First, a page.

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PlayStation VR's processing unit doesn't add any power to the PS4

Here's a rundown of what the small box does and doesn't do

Sony has kept mum on the capabilities of PlayStation VR's processing unit to this point, but the company finally provided some details on the box during a presentation today at the 2016 Game Developers Conference.

"It is not extra GPU power [or] CPU power," said Chris Norden, senior staff engineer at Sony. "It is certainly not a PlayStation 4 expansion unit or upgrade."

Norden added, "Actually, it's not really accessible to the developer in any way," noting that "the PlayStation 4 is perfectly capable of [running games at] 120 Hz."

Sony's been so secretive about the box, which is officially called the "processor unit," that we weren't even allowed to take photos of it as recently as December. The company provided the dimensions of the box yesterday, following the announcement of the PlayStation VR price and release window: The processor unit is about the size of four CD jewel cases stacked together.

So what does the processor unit do? A slide in Norden's presentation explained for the first time all of its functions.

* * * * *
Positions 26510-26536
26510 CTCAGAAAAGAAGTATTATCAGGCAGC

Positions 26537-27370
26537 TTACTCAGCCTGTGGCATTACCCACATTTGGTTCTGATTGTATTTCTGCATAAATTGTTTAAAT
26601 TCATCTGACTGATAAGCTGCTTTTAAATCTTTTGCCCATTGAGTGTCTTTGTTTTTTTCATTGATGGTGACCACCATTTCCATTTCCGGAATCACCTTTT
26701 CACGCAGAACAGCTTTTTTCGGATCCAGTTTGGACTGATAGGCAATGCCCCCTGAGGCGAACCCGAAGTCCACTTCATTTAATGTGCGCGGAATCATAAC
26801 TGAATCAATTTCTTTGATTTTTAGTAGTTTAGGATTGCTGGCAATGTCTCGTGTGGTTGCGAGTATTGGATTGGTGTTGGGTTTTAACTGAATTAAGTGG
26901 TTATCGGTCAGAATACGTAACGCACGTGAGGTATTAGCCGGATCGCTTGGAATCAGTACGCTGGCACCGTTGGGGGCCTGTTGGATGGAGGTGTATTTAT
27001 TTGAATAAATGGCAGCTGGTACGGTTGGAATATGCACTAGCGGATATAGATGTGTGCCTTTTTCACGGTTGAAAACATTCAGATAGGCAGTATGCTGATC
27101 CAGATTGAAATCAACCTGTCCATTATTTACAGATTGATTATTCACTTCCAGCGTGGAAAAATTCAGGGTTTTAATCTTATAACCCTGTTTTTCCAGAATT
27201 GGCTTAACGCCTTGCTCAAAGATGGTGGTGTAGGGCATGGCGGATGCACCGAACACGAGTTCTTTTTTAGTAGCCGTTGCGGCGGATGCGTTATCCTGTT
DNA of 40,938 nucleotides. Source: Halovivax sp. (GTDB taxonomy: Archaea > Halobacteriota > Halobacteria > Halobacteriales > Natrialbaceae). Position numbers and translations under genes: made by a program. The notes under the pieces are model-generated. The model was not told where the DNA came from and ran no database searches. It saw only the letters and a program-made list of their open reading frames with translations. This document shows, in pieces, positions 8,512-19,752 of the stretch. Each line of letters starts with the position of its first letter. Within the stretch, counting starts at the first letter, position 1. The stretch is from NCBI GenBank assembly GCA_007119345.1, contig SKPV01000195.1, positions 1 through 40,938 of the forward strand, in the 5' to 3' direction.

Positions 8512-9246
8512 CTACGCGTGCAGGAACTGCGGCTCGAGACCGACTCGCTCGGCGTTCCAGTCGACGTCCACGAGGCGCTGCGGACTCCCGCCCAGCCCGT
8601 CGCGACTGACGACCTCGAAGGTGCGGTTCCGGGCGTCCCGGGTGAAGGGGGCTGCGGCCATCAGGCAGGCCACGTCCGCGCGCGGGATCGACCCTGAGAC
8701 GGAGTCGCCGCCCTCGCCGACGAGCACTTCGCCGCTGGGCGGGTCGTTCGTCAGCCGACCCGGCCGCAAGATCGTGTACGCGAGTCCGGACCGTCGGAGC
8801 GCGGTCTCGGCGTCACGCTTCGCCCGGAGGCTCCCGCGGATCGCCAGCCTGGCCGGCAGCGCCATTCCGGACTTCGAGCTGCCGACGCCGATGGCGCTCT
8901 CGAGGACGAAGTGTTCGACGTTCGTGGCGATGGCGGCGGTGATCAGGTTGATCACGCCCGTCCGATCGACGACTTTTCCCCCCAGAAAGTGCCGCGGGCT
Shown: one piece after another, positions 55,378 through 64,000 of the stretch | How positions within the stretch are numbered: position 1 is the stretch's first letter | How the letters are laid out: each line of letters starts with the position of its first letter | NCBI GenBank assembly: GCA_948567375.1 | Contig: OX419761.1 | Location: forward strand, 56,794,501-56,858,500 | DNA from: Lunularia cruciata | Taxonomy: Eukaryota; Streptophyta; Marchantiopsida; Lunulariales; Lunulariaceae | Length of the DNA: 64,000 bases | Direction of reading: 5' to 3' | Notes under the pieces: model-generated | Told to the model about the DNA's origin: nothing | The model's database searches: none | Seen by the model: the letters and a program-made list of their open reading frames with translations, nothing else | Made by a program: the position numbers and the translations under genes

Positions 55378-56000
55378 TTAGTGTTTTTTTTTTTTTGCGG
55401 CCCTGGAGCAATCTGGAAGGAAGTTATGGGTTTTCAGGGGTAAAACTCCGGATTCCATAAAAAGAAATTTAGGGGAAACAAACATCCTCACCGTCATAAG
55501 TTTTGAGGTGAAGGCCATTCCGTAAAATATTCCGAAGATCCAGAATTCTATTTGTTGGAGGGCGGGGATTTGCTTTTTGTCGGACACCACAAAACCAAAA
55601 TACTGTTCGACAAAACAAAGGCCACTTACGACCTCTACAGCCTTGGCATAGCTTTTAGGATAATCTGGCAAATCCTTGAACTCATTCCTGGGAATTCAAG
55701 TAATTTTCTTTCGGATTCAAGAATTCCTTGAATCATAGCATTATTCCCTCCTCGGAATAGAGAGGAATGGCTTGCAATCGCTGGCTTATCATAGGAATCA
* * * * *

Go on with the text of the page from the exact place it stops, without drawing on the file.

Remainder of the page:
First, the box handles processing of object-based 3D audio. Baked into the device is all the intelligence to feed directional sound to players in real time. Developers don't need to account for where the player is looking; they simply stick an audio source in the virtual space and the processing unit takes care of attuning those sources on the fly.

"All the major headsets do this," Norden said, "but we've added our own special sauce. [...] You can hear elevation easily. Players can actually point where you think a sound is coming from."

That directional audio output, he was careful to add, is only available to the 3.5 mm headphone jack on the headset itself.

The processing unit also handles the display of the "social screen," which is Sony's term for the second screen that you may use with PlayStation VR. The box enables the PS4 to simultaneously output an image to the headset and, say, a television, at the same time.

The social screen can function in two modes. In "mirror mode," that second screen is fed an "undistorted, cropped and scaled image of the right eye of the display," which allows those in the room, but outside of VR, to share in the experience. The "separate mode" outputs a completely different audio and video stream to the social screen that runs in 720p at 30 frames per second.

Norden stressed to the developers in the room that they would need to exercise restraint when building experiences for separate mode.

"You're not going to get Uncharted 4 visuals at 60 hertz, at 1080p [in the headset], and then render out another 1280 by 720 buffer," Norden said. "You're going to have to scale things back [in separate mode]."

Finally, it's the processing unit that handles the display when the PlayStation VR headset is being used in cinematic mode.